Medicine's Next Big Thing: Gene Therapy for Failing Hearts?

February 26, 2010 12:00:00 AM PST
Seventeen Americans die every day waiting for a transplant that could save their lives. Now, gene therapy is being tested to give hope to those waiting on a heart. The cutting edge of medicine may get failing hearts beating normally again.Four-thousand people are waiting for a heart, and 450 people died last year on the transplant list.

Robert Beaubien doesn't want to be the next victim. He was born with congenital heart disease. Now 34, he sleeps, works, eats and exercises at the hospital.

"I'm in a 20x20 room with really bad air," Beaubien told Ivanhoe. "It gets too cold. It gets too hot. It's crazy. There's just things that will drive you nuts. If I don't stay mentally strong, I won't make that next trip. That's just the way it is."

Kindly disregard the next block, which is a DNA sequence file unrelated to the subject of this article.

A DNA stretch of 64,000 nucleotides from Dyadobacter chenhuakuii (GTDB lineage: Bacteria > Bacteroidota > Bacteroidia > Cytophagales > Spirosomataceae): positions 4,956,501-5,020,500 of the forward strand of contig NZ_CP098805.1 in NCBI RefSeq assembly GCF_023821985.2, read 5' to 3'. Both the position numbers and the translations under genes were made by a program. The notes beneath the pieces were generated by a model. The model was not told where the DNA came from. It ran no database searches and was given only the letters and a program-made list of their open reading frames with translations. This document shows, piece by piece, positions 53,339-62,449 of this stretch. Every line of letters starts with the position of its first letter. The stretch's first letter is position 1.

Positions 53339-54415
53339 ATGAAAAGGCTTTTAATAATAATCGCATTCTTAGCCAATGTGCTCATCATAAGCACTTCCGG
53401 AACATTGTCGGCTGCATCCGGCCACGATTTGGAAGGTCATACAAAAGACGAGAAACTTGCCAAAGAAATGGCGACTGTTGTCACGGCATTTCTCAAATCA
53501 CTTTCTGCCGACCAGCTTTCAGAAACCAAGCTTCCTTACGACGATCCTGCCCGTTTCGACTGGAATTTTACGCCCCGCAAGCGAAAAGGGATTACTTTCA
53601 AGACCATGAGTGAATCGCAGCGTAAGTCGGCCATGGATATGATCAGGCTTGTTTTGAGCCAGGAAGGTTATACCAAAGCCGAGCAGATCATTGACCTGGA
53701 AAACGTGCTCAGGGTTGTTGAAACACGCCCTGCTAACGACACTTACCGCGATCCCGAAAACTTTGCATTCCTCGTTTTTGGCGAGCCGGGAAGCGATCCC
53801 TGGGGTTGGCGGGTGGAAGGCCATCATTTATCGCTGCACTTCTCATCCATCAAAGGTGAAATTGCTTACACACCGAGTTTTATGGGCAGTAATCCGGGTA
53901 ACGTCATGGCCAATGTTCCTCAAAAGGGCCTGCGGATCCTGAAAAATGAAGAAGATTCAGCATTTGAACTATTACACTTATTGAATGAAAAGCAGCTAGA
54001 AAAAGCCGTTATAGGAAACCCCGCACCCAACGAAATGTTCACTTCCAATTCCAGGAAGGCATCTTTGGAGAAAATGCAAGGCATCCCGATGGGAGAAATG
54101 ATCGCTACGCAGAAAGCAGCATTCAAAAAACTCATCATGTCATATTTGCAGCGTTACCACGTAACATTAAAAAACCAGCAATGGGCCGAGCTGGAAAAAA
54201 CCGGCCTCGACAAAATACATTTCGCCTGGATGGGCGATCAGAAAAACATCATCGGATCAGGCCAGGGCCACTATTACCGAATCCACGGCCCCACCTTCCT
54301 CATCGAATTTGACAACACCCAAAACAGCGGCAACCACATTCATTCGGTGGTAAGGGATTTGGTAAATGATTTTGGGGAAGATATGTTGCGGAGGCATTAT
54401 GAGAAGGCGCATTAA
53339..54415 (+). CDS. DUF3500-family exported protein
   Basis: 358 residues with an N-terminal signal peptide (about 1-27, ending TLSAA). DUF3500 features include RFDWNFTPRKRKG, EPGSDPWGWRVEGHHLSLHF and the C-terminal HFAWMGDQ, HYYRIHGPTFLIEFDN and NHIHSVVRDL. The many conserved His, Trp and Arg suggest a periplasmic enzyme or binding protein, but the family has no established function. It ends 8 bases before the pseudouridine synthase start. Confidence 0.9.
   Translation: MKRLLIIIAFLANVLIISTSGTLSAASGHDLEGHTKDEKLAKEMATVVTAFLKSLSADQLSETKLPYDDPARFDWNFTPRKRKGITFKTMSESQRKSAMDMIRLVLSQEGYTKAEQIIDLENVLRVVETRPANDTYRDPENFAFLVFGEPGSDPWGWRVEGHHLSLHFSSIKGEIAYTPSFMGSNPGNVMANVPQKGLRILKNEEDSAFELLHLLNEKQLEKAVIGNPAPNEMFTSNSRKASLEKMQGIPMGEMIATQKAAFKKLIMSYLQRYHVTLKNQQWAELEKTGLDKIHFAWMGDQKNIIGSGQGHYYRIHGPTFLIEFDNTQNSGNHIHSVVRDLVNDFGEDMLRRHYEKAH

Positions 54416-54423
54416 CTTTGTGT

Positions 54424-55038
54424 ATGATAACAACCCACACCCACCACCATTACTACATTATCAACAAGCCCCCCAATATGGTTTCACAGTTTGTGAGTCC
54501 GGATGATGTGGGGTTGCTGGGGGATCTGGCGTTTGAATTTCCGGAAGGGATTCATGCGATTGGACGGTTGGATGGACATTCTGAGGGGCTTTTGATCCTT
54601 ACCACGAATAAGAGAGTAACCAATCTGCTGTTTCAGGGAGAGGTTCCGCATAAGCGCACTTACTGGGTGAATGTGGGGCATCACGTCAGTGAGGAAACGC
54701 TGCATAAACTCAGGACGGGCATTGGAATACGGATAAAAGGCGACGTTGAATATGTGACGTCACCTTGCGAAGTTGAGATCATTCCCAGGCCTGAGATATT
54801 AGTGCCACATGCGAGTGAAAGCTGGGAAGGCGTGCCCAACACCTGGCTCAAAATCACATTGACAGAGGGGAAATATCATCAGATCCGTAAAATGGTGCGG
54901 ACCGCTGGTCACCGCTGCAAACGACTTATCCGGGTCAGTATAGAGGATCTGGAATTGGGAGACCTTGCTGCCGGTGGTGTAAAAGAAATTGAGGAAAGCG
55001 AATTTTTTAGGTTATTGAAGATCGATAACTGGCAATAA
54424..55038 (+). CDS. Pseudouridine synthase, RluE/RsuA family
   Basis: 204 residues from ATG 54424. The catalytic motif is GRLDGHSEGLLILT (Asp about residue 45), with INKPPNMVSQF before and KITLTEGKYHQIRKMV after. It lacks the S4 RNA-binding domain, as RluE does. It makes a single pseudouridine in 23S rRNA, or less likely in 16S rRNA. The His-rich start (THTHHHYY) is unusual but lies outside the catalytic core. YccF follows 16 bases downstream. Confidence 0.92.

He's been in and out of medical facilities for 34 years. Once a personal trainer, he's now a full-time patient. "All my organs failed," Beaubien said. "Following that, liver, lung, kidney, everything."

Molecular physiologist Todd Herron hopes that gene therapy will buy patients like Beaubien more time.

"What we're hoping to do is to eventually deliver genes to a failing heart," Dr. Herron, an assistant research professor in the Department of Molecular & Integrative Physiology at the University of Michigan in Ann Arbor, told Ivanhoe.

Dr. Herron is using the common cold virus to transport genes to heart muscle. The gene therapy turns on a protein that makes heart muscle cells contract more regularly. Dr. Herron says failing hearts could improve within 48 hours.

Beaubien was one of the lucky ones and received a heart. Doctors are hopeful gene therapy could help the thousands more who are still on the waiting list.

"Our hope is we could eliminate transplantation entirely," Eric Devaney, M.D., a pediatric cardiac surgeon at the University of Michigan in Ann Arbor, told Ivanhoe.

Gene therapy could help the 5 million people who suffer from heart failure, possibly saving $30 billion dollars each year in associated health care costs.


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